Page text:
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Croyder v. Pittenger

United States District Court, D. Kansas

February 10, 2017

Stephanie Croyder, Plaintiff,
v.
Brandon T. Pittenger et al., Defendants.

          MEMORANDUM AND ORDER

          J. THOMAS MARTEN, JUDGE.

         Stephanie Croyer alleges that the defendants violated the federal Fair Debt Collection Practices Act (FDCPA) and the Kansas Consumer Protection Act (KCPA) when they brought an action against her in state court to collect on an outstanding credit card debt. The defendants, including Pittenger Law Group (PLG) and individuals associated with the firm, have moved to dismiss the action.

         On April 1, 2016, PLG sent Croyder a letter concerning an unpaid credit card debt which had been referred for collection. The letter identified the amount owed, the names of the debtor (Croyder) and the creditor (CommunityAmerica Credit Union), and explained Croyder's FDCPA validation rights. The letter also stated:

The above debt has been referred to our law office for collection. We hereby demand payment of this debt in an amount due of $12, 247.93 as of March 31, 2016. Because interest may continue to accrue on your account after today, please contact this office for the exact payoff amount, or you may send your check for the above amount, and we will notify you of any additional amount due. Please direct all phone calls, payments and inquiries to us, not to the creditor. You may call your account representative, Ricky J. ext 190, locally at (913) 323-4595 or toll free at 1-866-700-4992. Please mail full payment or call us.
NOTICE
This communication is from a debt collector and is an attempt to collect a debt. Any information obtained will be used for that purpose. Unless, within thirty (30) days after receipt of this notice, you dispute the validity of the debt, or any portion thereof, we will assume the debt is valid. If you do not notify us in writing within the thirty (30) day period that the debt, or any portion thereof, is disputed, we will obtain verification of the debt or a copy of the judgment against you, if there is a judgment, and a copy of such verification will be mailed to you by us. Upon your written request within the thirty (30) day period, we will provide you with the name and address of the original creditor if different from the current creditor.

         On April 25, 2016, PLG received a request for validation and dispute letter from Croyder.

         PLG responded by a communication which Croyder received on April 30, 2016 which set forth the name and address of the original creditor as well as a copy of the Credit Card Agreement and sixteen (16) monthly account statements.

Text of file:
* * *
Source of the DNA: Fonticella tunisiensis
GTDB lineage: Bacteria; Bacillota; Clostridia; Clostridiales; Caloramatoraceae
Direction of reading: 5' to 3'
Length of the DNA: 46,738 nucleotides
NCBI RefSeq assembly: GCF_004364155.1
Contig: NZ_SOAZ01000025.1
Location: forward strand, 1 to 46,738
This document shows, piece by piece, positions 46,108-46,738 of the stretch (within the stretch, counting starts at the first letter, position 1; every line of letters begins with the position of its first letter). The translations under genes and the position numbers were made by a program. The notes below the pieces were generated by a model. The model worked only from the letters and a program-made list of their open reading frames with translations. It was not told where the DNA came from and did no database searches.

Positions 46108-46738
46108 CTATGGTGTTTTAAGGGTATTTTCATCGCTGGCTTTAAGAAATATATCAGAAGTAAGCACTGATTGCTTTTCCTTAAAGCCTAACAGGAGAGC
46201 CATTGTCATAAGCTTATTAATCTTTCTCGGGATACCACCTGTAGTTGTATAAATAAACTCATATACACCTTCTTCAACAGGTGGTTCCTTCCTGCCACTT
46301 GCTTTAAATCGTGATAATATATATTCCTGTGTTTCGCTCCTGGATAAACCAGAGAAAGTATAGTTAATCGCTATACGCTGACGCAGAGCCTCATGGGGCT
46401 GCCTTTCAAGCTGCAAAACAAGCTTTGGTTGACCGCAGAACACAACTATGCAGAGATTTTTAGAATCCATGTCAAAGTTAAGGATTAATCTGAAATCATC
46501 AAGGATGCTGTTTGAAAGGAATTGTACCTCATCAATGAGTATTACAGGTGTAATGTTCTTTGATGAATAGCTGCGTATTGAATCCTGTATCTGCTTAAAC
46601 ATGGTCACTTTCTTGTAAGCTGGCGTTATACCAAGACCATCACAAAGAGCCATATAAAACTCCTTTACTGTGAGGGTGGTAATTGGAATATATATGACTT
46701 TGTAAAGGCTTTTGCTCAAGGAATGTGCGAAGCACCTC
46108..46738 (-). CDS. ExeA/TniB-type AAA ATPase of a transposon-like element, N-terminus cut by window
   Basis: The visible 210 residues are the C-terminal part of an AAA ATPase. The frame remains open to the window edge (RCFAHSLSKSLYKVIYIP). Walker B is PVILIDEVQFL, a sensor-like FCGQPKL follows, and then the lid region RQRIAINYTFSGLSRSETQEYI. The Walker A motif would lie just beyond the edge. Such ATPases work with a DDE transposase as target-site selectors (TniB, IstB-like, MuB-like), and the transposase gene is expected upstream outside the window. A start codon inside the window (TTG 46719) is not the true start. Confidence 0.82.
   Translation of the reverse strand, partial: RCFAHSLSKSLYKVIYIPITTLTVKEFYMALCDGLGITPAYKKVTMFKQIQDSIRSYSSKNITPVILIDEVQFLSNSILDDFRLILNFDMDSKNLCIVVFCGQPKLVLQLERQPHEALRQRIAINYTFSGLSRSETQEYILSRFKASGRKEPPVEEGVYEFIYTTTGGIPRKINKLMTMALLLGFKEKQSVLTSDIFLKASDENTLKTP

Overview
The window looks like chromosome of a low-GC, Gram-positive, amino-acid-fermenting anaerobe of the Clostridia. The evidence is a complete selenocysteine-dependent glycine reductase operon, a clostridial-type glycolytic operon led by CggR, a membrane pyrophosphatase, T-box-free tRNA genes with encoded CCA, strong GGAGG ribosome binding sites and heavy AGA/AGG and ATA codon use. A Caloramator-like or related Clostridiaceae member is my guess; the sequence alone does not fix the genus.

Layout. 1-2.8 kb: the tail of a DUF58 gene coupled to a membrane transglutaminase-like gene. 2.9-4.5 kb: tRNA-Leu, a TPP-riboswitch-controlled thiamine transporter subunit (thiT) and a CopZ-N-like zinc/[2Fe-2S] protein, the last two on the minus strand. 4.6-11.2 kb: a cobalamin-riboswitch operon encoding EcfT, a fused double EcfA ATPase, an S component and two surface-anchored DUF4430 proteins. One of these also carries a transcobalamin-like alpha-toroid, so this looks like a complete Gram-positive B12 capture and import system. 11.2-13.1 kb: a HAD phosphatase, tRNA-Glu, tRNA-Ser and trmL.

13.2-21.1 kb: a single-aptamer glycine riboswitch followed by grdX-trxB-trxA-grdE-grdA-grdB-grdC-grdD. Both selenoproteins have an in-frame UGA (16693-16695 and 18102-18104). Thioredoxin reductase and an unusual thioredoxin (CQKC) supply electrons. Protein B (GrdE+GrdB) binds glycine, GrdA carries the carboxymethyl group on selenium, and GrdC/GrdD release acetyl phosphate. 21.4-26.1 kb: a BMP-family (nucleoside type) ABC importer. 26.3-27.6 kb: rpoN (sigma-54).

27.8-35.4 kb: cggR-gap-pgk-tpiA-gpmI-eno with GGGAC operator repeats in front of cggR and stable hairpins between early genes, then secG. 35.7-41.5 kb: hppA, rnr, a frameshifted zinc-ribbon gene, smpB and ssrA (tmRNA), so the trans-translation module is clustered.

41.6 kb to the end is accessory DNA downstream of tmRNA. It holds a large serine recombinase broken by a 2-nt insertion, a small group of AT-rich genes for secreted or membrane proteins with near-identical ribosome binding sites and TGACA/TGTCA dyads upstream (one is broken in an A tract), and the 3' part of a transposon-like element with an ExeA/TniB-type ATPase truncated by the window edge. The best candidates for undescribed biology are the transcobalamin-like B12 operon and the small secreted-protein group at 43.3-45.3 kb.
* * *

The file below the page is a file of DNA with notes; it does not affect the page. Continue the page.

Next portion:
On May 15, 2016, Croyder wrote again to PLG. The letter did not dispute any specific portion of the amounts owed.

         Croyder failed to make any payment on the debt, and PLG filed suit against Croyder in the District Court of Johnson County, Kansas on August 22, 2016.

         In her FDCPA action filed in this court, Croyder argues that the lawsuit violates 15 U.S.C. §§ 1692g(a), 1692e(10), and 1692g(b)). She also alleges the suit violates the Kansas Consumer Protection Act, K.S.A. 50-623.

         However, Croyder's Complaint fails to allege any specific facts in support of her claim for relief. She does not allege she suffered any actual damages due to any of the acts of the Defendants, and does not allege that the individual defendants who were personally named in the caption of the Complaint were involved in any alleged misconduct. Indeed, the Complaint fails to mention the individual defendants beyond the case caption and generic lists of party names in the body of the Complaint.

         The defendants seek dismissal because the Complaint fails to set forth sufficient factual detail to demonstrate a plausible claim for relief. See Ashcroft v. Iqbal,, 129 S.Ct. 1937, 1950 (2009), Bell Atl. Corp. v. Twombly, 550 U.S. 544, 555 (2007)). The Twombly and Iqbal standards are applicable in cases raising claims under the FDCPA. See Schroeder v. Kahrs, No. 6:15-CV-1178-JTM, 2015 WL 5837689 (D. Kan. Oct. 7, 2015); Webb v. Convergent Outsourcing, Inc., No. 2:11-CV-2606-JTM, 2012 WL 162394 (D. Kan. Jan. 19, 2012). The Complaint lacks any factual allegations and relies on bare conclusions that the defendants have somehow violated either the FDCPA or the KCPA.[1]

         Croyder has submitted a one page response to the defendants' Motion to Dismiss which merely states that she “believes that her Complaint is not subject to dismissal, ” observes that because she is not represented by counsel, the court “must hold [her to] a less stringent standard, ” and asks, if the Complaint is deemed insufficient, Croyder asks that “she be allowed to amend it.” (Dkt. 14, at 1). Croyder otherwise provides no response to the defendants' detailed arguments as to the conclusory nature of her Complaint. She does not suggest what additional ...


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